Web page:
[Highlights] [::] Analyzed factors driving fine spatial resolution changes in boreal forest albedo. [::] Based on field plot measurements, ALS data and albedos from Landsat-5 TM data. [::] Tree species, forest structure and understory affected albedo. [::] The dependency of albedo on forest structural variables was species-specific. [::] At high volumes albedo saturated and was mainly governed by tree species. [Abstract] Understanding the influence of forest structure on forest albedo, and thus on the energy exchange between the forest and the atmosphere, is urgently needed in areas with large forest cover and active forest management. Fine resolution albedo retrievals enable quantifying the relationships between forest variables and albedo also in patchy landscapes, such as in the managed forests in Fennoscandia. In this study, field plot data, airborne laser scanning (ALS) data and high resolution satellite albedo retrievals from Landsat were used to investigate the main factors influencing forest albedo in Central Finland in midsummer. Tree species, forest structure and understory (ground) vegetation composition all influenced forest albedo. The tree species-specific models were estimated on a subpixel scale by utilizing information on the proportions of each species within a plot. Tree species considerably improved the albedo prediction when added to a model containing only a structural variable, whereas a further addition of the site fertility class as a proxy of understory vegetation composition only slightly improved the model. Albedo decreased with increasing volume of growing stock, but the decrease leveled off at high volumes. The albedo of plots with high volume was instead mainly governed by tree species and was the lowest for Norway spruce, intermediate for Scots pine and highest for broadleaved species. Norway spruce albedo decreased almost linearly with increasing mean tree height. ALS-derived canopy cover explained fairly well the variation in albedo in the visible region, but the total shortwave albedo was better predicted by ALS-derived tree height. [Excerpt: Conclusions] Detecting the factors driving shortwave albedo change in boreal forests is important for assessing the influence of forest management actions on climate. High resolution satellite albedo data were used in this study to improve the spatial match of forest variables and albedo data in a patchy landscape compared to the use of coarse spatial resolution satellite albedos. Unmixing analysis was used to estimate species-specific relationships between forest variables and albedo. The coniferous, particularly spruce, albedo decreased almost linearly with increasing mean tree height. As the increase in height slowed down as the volume of growing stock increased, the decrease of albedo with increasing volume saturated at higher volumes. The albedo of spruce was higher than that of pine in the beginning of the rotation, but after the volume of growing stock had reached approximately 70 m3ha- 1 the reverse was true. The higher albedo for young spruce compared to young pine forests is at least partly explained by the on average higher site fertility and consequent differences in understory vegetation and site preparation. Broadleaved tree species had on average clearly higher albedo than coniferous species. For example, in stands with growing stock of 300 m3ha- 1, the broadleaved albedo was 0.038 units higher than pine and 0.053 units higher than spruce albedo. The results indicate that at average to large volumes of growing stock, moderate thinnings or selection cuttings might not have a remarkable effect on albedo, and the choice of tree species together with consideration of the rotation length would be the simplest ways to influence albedo through forest management. There are, however, limitations to the choice of tree species, understory vegetation, and stand structure, and therefore on the possibilities of modifying forest albedo caused by, for example, site fertility and geographical location. The simple models used here were not able to explain all the variation in forest albedo. This is not a surprise considering the possible error sources and the structural variability (e.g. grouping of trees, understory trees) in forest stands that could not be described by the used mean attributes. However, information on the effects of the commonly measured forest inventory variables on albedo is needed for practical purposes, such as for the evaluation of the influence of different management options on albedo and the subsequent decision making.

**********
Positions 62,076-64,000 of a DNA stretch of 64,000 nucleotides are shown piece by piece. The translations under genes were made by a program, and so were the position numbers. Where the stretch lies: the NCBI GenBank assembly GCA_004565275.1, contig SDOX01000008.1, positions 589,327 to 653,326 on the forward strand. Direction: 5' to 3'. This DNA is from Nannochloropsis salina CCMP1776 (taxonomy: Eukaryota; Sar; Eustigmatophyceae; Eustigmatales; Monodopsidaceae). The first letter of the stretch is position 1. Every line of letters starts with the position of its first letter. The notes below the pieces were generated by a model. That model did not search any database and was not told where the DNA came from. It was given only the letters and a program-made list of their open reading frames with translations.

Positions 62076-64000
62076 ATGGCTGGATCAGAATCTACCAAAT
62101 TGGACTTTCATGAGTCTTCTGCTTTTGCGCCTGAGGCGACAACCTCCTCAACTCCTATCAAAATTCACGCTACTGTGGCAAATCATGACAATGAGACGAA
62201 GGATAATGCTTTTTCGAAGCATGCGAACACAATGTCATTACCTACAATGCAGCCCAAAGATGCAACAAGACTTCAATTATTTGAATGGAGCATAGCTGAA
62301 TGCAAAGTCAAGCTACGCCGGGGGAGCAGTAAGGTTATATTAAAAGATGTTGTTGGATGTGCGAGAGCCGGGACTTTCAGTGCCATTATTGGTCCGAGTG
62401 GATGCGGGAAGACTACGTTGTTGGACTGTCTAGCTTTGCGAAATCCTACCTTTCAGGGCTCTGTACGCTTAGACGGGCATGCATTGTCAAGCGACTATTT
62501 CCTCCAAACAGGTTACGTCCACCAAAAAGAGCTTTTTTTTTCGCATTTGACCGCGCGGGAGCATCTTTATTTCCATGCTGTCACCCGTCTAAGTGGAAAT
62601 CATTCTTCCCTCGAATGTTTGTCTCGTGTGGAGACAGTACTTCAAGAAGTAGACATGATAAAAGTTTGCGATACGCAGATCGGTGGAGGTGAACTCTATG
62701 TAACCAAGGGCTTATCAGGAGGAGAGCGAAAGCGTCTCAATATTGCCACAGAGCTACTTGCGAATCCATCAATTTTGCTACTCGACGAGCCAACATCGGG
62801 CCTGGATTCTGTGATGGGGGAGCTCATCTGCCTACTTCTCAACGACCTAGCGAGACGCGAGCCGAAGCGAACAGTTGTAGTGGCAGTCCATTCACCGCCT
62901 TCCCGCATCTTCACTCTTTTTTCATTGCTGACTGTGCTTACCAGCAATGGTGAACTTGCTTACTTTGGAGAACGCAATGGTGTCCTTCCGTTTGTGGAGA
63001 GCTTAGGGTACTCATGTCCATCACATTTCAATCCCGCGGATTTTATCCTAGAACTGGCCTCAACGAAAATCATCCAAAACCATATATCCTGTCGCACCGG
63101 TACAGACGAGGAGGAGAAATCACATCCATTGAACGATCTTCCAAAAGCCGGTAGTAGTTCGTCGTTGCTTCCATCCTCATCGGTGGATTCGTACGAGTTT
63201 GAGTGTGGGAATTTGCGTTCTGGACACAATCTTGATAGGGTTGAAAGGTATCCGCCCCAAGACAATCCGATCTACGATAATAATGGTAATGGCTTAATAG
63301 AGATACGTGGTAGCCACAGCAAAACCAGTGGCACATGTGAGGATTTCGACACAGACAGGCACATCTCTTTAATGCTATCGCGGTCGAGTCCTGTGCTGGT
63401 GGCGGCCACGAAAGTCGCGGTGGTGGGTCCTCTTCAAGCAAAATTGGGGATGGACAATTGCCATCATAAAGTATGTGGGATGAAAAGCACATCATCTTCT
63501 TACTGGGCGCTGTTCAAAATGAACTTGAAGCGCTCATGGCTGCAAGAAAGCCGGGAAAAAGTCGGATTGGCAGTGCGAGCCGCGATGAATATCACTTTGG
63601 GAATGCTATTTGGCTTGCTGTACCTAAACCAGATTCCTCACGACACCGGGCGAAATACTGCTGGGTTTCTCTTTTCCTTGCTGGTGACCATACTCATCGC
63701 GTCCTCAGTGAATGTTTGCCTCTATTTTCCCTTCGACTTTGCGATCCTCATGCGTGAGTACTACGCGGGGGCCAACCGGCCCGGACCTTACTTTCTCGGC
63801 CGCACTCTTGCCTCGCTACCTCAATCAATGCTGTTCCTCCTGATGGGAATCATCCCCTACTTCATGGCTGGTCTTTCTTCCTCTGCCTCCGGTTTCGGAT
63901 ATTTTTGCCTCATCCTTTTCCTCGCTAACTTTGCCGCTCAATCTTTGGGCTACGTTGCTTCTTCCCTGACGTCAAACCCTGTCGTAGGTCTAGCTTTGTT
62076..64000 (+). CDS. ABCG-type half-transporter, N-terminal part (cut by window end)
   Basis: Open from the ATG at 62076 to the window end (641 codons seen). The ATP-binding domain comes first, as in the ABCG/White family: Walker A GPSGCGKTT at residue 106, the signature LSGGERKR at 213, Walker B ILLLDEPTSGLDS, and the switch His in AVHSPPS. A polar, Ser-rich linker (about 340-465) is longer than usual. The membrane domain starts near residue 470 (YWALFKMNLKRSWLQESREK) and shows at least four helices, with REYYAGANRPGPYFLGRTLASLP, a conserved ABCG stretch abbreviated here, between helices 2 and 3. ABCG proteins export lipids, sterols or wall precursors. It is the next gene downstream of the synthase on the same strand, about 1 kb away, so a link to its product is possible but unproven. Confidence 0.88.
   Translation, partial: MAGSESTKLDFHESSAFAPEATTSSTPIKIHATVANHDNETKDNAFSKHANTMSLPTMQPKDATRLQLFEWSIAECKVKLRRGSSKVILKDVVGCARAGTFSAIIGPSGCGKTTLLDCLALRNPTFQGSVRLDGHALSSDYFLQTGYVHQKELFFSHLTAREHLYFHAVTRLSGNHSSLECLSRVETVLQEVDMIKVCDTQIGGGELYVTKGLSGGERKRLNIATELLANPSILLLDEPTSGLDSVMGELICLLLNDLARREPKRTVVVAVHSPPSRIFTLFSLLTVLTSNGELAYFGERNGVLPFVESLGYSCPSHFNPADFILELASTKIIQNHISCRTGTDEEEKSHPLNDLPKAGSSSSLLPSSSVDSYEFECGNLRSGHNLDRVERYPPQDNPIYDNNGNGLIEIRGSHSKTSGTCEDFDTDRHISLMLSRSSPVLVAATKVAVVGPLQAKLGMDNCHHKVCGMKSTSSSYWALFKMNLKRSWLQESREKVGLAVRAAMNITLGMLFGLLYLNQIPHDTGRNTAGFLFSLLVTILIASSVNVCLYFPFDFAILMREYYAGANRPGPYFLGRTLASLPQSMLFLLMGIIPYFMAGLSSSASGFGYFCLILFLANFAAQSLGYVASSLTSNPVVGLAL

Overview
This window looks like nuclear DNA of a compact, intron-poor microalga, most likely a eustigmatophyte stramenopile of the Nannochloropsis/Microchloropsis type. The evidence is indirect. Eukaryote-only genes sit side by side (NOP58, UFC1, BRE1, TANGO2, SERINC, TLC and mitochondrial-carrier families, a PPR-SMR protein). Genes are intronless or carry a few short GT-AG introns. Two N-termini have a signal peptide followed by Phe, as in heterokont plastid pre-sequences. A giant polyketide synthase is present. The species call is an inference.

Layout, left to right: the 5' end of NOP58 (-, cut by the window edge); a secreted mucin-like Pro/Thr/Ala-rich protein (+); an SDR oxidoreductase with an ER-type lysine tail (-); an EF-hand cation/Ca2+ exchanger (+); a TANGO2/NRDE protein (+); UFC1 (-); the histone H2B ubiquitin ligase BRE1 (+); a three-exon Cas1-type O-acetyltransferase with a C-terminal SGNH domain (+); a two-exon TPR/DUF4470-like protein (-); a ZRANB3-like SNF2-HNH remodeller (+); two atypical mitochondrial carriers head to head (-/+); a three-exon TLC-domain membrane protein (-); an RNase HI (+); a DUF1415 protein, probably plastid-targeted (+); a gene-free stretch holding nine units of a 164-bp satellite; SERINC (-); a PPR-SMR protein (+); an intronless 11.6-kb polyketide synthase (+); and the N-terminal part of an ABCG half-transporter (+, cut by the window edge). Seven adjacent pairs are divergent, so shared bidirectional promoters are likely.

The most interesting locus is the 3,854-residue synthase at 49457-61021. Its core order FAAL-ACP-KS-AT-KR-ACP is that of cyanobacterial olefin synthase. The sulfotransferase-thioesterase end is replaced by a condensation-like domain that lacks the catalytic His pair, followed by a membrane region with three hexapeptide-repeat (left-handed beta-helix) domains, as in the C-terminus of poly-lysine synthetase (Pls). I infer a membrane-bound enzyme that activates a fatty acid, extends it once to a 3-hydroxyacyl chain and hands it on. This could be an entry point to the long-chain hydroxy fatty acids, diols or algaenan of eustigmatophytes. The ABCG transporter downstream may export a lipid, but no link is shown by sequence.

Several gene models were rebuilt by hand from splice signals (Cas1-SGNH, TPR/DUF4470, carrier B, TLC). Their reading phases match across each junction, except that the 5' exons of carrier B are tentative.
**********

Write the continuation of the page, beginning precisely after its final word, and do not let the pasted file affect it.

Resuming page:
@article{kuusinenStructuralFactorsDriving2016,